“As the medical practitioner is the one setting it up, they are the ones deemed by the national law as controlling the content and so when other people are putting things on there, then they are responsible for that.”
At the start of the year, the Australian Health Practitioner Regulation Agency (AHPRA) released its revised draft social media guidelines.1
While positive reviews may enhance the practice’s reputation, AHPRA classify them as testimonials, which are prohibited by the Guidelines for Advertising of Regulated Health Services.
Ms Pennington warns that many sites remain non-compliant in this regard and AHPRA is beginning to apply penalties.
“Realise that you are still bound by all of the guidelines that govern your conduct anywhere else.”
Elsewhere, GP reputations are being built and broken on doctor-rating websites such as the US-based RateMDs and Australia’s own Word-of-Mouth-Online, where people can post comments and ratings of doctors anonymously.
A recent defamation case saw Avant work with Telstra, Optus and advanced IT specialists to track an individual who had posted a pejorative comment on one of these forums.
But it was a long process and at the end of the day there was little recompense for the doctor involved because the person responsible for the defamation had few assets.
Such cases raise the spectre of patients potentially being asked to sign “gag contracts” like those now being used by US doctors.
These give the doctor copyright over everything that occurs as part of the patient–doctor relationship, opening another legal avenue to prevent adverse ratings or defamatory reviews online.
Ms Pennington brands the concept as crazy, but says she has already had queries from doctors about such contracts.
“My view is just don’t google yourself, because you’ll probably find something that you don’t like.”
A matter of respect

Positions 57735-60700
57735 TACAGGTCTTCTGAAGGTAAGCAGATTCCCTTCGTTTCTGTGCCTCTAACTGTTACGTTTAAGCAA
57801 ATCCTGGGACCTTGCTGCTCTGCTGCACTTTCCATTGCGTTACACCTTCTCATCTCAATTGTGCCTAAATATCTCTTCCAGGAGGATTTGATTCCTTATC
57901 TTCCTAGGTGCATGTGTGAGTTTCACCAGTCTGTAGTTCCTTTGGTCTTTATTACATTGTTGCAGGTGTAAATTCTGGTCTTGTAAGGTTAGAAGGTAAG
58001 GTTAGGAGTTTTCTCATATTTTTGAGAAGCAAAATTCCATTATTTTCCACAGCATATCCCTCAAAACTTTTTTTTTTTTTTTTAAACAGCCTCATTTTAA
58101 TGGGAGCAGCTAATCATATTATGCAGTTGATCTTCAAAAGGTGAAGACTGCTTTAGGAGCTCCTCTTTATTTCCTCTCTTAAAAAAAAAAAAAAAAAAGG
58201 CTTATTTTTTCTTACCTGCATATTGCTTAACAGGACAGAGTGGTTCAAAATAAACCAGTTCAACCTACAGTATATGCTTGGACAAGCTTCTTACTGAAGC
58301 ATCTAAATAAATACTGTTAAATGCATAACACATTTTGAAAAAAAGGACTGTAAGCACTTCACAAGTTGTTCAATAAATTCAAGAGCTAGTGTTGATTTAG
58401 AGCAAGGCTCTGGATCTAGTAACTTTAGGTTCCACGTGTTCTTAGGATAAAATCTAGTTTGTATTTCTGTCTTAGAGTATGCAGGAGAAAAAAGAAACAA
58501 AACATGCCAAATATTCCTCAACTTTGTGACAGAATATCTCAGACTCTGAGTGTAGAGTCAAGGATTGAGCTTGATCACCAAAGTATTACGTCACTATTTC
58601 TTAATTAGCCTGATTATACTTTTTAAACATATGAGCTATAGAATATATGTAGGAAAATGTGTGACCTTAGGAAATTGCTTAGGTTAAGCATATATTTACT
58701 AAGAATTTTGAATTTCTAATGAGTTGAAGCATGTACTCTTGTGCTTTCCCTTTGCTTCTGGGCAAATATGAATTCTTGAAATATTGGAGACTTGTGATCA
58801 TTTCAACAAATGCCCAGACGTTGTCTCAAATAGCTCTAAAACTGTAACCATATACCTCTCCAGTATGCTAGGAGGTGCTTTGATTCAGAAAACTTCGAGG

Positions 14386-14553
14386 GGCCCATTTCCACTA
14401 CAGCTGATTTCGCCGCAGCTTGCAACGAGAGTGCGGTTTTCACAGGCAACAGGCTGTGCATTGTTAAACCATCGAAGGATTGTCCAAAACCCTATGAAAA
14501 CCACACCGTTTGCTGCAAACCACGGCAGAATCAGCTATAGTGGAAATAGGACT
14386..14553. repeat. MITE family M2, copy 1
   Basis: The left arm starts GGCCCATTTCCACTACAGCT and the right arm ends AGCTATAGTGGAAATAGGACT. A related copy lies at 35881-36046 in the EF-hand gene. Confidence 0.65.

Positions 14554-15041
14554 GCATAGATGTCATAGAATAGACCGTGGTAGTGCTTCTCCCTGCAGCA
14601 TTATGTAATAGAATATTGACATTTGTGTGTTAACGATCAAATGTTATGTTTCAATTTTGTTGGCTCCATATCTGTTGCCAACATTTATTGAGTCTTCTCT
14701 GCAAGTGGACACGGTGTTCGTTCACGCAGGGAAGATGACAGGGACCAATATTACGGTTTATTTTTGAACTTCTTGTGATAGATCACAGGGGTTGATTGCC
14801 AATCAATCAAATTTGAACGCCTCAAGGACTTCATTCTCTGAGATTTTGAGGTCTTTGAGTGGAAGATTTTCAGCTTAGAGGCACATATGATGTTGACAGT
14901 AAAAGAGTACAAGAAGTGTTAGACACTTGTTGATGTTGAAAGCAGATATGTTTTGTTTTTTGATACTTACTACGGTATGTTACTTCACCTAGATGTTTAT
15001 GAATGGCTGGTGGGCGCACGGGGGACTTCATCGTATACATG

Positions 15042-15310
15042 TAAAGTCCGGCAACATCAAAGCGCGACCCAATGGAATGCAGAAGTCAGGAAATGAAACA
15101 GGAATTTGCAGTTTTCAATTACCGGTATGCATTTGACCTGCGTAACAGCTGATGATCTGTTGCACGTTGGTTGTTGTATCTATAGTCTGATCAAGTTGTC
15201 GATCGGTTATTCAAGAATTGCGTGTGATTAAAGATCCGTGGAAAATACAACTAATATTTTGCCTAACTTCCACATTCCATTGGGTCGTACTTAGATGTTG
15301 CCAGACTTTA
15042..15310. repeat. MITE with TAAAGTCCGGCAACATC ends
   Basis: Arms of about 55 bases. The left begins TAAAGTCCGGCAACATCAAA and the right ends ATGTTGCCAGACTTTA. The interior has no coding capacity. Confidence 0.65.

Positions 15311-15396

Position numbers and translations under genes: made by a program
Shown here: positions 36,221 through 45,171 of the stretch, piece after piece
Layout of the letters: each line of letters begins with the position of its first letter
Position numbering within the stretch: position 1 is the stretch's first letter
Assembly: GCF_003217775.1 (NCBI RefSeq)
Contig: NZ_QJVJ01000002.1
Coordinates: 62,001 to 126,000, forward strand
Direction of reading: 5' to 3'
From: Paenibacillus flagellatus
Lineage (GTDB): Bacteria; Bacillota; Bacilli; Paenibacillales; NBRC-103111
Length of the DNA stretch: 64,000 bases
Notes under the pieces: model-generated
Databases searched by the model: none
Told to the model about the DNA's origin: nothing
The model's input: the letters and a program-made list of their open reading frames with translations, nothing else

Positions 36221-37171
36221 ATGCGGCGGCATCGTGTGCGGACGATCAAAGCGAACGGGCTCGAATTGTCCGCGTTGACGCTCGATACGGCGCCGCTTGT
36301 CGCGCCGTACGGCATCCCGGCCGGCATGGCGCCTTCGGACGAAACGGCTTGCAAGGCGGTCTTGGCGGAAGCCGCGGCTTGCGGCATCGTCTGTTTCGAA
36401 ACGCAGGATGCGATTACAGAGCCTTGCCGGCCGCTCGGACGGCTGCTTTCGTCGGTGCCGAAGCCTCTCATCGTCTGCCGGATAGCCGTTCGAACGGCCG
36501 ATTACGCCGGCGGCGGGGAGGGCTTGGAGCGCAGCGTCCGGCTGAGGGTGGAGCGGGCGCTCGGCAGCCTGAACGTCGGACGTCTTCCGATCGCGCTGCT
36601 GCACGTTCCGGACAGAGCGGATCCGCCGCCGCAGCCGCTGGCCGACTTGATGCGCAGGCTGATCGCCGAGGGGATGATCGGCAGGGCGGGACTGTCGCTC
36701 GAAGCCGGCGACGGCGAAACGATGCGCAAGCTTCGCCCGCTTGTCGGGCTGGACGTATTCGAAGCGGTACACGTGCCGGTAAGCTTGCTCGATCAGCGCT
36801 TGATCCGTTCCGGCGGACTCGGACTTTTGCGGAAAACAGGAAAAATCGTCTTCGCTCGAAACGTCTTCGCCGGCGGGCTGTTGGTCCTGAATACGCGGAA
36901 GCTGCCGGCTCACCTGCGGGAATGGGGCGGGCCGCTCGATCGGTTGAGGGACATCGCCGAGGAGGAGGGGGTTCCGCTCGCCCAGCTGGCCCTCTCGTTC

Earlier this year, the outgoing head of the British Medical Association’s General Practice Council, Dr Laurence Buckman, wryly observed that the standing of British GPs had fallen so low, because of waiting times and performance-related pay, that he had begun introducing himself in “polite company” as a trainee mortician.
GPs here continue to have a much healthier community status, but when the profession’s reputation does come in for a battering, Dr Simon Willcock, professor of general practice at the University of Sydney, says it’s important to bring it back to self-respect.
“In the days of social media, it’s harder than ever to isolate those sorts of things but if you value yourself and like what you do, then you carry that into the environments that you go into and you invariably garner that respect.
“Within your community you’ll be very much judged by your own personal characteristics.
“If you contribute and you’re recognised to be ethical and interested in people in the community, your personal standing should be quite independent of whatever those trends are.”
And regardless of Bernard Shaw’s barbs, that standing is good not only for the health of a practice, but also for the health of its GPs and ultimately their patients.
Do's and don'ts of online
- Do allow likes and direct messaging on the practice Facebook page, but don’t allow comments. This will avoid any dangers associated with comments classed as testimonials by AHPRA. It also avoids problems such as bullying that may occur when comments are made about other comments
- Don’t respond to negative remarks online, as it risks falling into the category of unprofessional conduct if brought before the medical board.
- Don’t befriend patients on Facebook if you are in a metropolitan practice, Avant's Sophie Pennington advises, so as to keep some professional distance. She says that in regional and rural areas it can be unrealistic to have this separation.
- Do link your Facebook page to your website, LinkedIn and any other profiles you have set up online. This is will help ensure that these options appear higher on the search-page listings when others look for your name.
- Don’t google yourself!
1 AHPRA 2013; Cross-Board consultation on common guidelines and Code of Conduct http://www.ahpra.gov.au/News/Past-Consultations.aspx
Publication of your online response is subject to the Medical Journal of Australia's editorial discretion. You will be notified by email within five working days should your response be accepted.